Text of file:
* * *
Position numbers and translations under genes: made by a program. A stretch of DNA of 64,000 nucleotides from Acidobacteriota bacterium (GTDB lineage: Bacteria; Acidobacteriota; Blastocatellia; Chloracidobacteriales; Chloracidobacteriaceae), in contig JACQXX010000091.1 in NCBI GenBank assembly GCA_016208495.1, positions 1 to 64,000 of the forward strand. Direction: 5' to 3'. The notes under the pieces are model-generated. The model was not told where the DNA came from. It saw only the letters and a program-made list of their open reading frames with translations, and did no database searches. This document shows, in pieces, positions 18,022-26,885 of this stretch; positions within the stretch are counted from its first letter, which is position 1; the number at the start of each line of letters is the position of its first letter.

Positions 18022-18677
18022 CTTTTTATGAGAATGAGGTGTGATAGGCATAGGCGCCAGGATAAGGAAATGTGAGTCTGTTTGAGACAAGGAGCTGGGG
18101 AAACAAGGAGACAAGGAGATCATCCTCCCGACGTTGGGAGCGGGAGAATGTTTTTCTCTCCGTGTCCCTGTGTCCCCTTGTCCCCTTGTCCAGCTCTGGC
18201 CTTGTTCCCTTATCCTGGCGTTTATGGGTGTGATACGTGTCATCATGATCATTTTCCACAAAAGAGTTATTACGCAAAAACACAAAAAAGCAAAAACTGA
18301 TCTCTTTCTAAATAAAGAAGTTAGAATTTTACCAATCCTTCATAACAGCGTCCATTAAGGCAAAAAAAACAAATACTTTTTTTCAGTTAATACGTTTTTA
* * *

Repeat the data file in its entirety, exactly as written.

Position numbers and translations under genes: made by a program. A stretch of DNA of 64,000 nucleotides from Acidobacteriota bacterium (GTDB lineage: Bacteria; Acidobacteriota; Blastocatellia; Chloracidobacteriales; Chloracidobacteriaceae), in contig JACQXX010000091.1 in NCBI GenBank assembly GCA_016208495.1, positions 1 to 64,000 of the forward strand. Direction: 5' to 3'. The notes under the pieces are model-generated. The model was not told where the DNA came from. It saw only the letters and a program-made list of their open reading frames with translations, and did no database searches. This document shows, in pieces, positions 18,022-26,885 of this stretch; positions within the stretch are counted from its first letter, which is position 1; the number at the start of each line of letters is the position of its first letter.

Positions 18022-18677
18022 CTTTTTATGAGAATGAGGTGTGATAGGCATAGGCGCCAGGATAAGGAAATGTGAGTCTGTTTGAGACAAGGAGCTGGGG
18101 AAACAAGGAGACAAGGAGATCATCCTCCCGACGTTGGGAGCGGGAGAATGTTTTTCTCTCCGTGTCCCTGTGTCCCCTTGTCCCCTTGTCCAGCTCTGGC
18201 CTTGTTCCCTTATCCTGGCGTTTATGGGTGTGATACGTGTCATCATGATCATTTTCCACAAAAGAGTTATTACGCAAAAACACAAAAAAGCAAAAACTGA
18301 TCTCTTTCTAAATAAAGAAGTTAGAATTTTACCAATCCTTCATAACAGCGTCCATTAAGGCAAAAAAAACAAATACTTTTTTTCAGTTAATACGTTTTTA